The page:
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Government to place duty on employers to prevent sexual harassment
The Government has announced it will introduce a duty on employers to prevent sexual harassment and consider extending the time limit for claims under the Equality Act 2010 from three to six months.
There will also be explicit protections from third-party harassment.
The measures are in response to the consultation on sexual harassment in the workplace, which ran from July to October 2019.
A government statement says the main findings of the consultation were that many people and companies were supportive of a new duty to prevent harassment and believed that it would prompt employers to take positive steps.
Consultees highlighted the complexity of introducing protections from third-party harassment without the need for an incident to have occurred but were generally supportive of employers being able to use the defence of having taken all ‘reasonable steps’, which already exists in the Act.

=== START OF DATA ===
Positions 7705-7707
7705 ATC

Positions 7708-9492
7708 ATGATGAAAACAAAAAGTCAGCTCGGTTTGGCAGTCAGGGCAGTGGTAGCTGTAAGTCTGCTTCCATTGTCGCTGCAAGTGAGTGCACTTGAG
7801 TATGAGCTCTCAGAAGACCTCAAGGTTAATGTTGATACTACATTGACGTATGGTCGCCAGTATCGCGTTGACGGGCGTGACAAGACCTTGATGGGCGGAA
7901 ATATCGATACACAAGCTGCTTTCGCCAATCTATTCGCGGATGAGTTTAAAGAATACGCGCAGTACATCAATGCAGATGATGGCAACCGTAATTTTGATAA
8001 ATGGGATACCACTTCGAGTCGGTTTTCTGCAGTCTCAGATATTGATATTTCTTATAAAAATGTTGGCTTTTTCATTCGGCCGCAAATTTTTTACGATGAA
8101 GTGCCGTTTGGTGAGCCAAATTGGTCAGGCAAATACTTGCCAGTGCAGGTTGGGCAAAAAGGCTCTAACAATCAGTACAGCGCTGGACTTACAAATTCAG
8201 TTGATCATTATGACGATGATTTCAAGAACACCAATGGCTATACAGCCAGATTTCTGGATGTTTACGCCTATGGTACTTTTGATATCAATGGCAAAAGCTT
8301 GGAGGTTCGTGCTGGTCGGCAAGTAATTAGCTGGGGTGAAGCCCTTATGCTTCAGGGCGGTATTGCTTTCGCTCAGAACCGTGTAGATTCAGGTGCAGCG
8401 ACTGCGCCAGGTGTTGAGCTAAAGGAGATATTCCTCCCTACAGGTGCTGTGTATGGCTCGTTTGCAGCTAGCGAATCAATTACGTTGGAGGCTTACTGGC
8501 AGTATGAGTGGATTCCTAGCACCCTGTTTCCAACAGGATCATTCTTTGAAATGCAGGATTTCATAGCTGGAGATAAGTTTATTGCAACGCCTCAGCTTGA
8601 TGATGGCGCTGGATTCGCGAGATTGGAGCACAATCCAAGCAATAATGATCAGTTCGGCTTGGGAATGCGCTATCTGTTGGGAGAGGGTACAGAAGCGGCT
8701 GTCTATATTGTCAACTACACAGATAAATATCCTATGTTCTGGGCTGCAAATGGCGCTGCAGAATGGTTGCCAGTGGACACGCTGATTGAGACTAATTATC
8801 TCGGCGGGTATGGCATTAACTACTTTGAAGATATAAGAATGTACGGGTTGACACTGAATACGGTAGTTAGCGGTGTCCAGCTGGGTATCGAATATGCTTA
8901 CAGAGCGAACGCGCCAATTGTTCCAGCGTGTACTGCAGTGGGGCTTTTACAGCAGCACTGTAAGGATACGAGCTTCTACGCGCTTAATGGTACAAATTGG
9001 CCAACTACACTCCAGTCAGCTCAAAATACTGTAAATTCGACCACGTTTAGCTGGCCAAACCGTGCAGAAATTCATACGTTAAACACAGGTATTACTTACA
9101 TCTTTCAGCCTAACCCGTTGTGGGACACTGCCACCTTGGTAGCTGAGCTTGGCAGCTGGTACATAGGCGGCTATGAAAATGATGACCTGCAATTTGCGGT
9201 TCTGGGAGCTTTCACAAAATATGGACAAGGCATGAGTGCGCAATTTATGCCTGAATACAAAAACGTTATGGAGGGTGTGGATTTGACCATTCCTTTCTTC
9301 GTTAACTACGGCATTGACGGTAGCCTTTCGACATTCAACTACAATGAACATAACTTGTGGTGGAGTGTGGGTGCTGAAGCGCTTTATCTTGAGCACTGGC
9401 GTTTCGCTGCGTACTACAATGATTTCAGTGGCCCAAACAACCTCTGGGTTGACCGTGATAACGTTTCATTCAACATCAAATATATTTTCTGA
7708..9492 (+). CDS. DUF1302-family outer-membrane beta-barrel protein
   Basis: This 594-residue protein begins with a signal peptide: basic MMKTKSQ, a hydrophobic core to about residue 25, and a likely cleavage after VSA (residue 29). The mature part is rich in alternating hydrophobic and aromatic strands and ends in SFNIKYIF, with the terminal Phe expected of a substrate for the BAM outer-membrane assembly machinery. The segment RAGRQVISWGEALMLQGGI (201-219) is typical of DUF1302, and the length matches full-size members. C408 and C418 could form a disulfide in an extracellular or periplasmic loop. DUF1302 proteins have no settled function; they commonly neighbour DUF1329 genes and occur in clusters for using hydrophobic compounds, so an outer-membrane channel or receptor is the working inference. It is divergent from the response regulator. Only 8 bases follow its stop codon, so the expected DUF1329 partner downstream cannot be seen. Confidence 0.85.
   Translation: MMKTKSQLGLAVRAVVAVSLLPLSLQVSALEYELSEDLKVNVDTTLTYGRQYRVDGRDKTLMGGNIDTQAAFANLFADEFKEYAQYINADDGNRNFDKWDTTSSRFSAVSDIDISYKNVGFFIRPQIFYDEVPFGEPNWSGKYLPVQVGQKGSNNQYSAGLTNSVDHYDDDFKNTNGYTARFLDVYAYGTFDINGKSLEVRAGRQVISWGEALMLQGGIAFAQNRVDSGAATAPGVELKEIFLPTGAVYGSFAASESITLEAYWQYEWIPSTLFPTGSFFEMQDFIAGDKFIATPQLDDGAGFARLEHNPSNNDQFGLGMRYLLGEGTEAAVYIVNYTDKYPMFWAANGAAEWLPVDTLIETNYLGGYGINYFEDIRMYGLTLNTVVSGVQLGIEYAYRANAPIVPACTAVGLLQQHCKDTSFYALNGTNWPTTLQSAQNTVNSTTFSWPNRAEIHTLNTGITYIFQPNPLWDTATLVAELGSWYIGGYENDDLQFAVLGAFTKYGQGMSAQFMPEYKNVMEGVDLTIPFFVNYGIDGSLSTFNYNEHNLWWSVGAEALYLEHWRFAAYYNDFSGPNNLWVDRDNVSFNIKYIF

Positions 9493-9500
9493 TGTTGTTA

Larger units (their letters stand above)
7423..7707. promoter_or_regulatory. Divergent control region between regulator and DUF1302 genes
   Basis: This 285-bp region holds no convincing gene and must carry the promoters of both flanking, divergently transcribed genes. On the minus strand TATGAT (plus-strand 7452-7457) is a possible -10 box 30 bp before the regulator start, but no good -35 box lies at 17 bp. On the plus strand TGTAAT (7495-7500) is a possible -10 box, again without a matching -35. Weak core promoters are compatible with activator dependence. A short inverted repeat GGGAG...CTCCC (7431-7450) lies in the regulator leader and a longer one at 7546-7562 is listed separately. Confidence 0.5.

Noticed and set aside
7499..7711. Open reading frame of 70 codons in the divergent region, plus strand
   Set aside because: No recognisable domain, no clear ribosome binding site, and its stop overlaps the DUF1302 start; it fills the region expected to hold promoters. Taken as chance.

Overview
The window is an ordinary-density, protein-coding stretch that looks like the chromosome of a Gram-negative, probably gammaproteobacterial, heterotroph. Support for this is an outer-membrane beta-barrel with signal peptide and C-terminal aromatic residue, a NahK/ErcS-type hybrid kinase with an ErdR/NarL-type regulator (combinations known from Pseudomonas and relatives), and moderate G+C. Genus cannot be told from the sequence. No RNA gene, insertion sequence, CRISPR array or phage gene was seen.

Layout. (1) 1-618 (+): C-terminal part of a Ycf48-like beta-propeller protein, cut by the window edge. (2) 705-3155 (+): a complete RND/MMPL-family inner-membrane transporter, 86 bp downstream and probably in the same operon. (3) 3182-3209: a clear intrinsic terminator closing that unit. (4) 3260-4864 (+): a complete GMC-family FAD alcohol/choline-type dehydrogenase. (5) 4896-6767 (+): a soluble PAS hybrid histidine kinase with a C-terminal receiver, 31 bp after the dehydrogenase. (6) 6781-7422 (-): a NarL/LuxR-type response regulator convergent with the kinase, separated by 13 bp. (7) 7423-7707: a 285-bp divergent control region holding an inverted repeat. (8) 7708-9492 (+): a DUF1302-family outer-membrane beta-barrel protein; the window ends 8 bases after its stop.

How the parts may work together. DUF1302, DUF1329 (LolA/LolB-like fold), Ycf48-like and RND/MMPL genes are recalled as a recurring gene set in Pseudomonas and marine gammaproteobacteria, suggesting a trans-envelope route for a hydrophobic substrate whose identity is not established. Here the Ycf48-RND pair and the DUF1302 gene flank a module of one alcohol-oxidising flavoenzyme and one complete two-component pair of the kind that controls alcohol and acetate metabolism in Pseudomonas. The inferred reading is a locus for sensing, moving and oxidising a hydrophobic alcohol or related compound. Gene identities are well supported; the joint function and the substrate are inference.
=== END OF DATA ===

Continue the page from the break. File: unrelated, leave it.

On extending the protections under the Act to volunteers and interns, ministers believe that many of the latter group would already be protected, and that extending protections to the former could have undesirable consequences.
The statement says: “We recognise the impact that extending time limits could have for those bringing sexual harassment cases and that 3 months can be a short timeframe.
“Therefore, we will look closely at extending the time limit for bringing Equality Act 2010 based cases to the employment tribunal from 3 months to 6 months. All of the commitments made as a result of this consultation will apply to Great Britain (England, Wales and Scotland).
“Those which require legislative changes will be introduced as soon as parliamentary time allows.
“This package of measures will not only strengthen protections for those affected by harassment at work but will also motivate employers to make improvements to workplace practices and culture, which will benefit all employees.”
We shall keep clients informed of developments.
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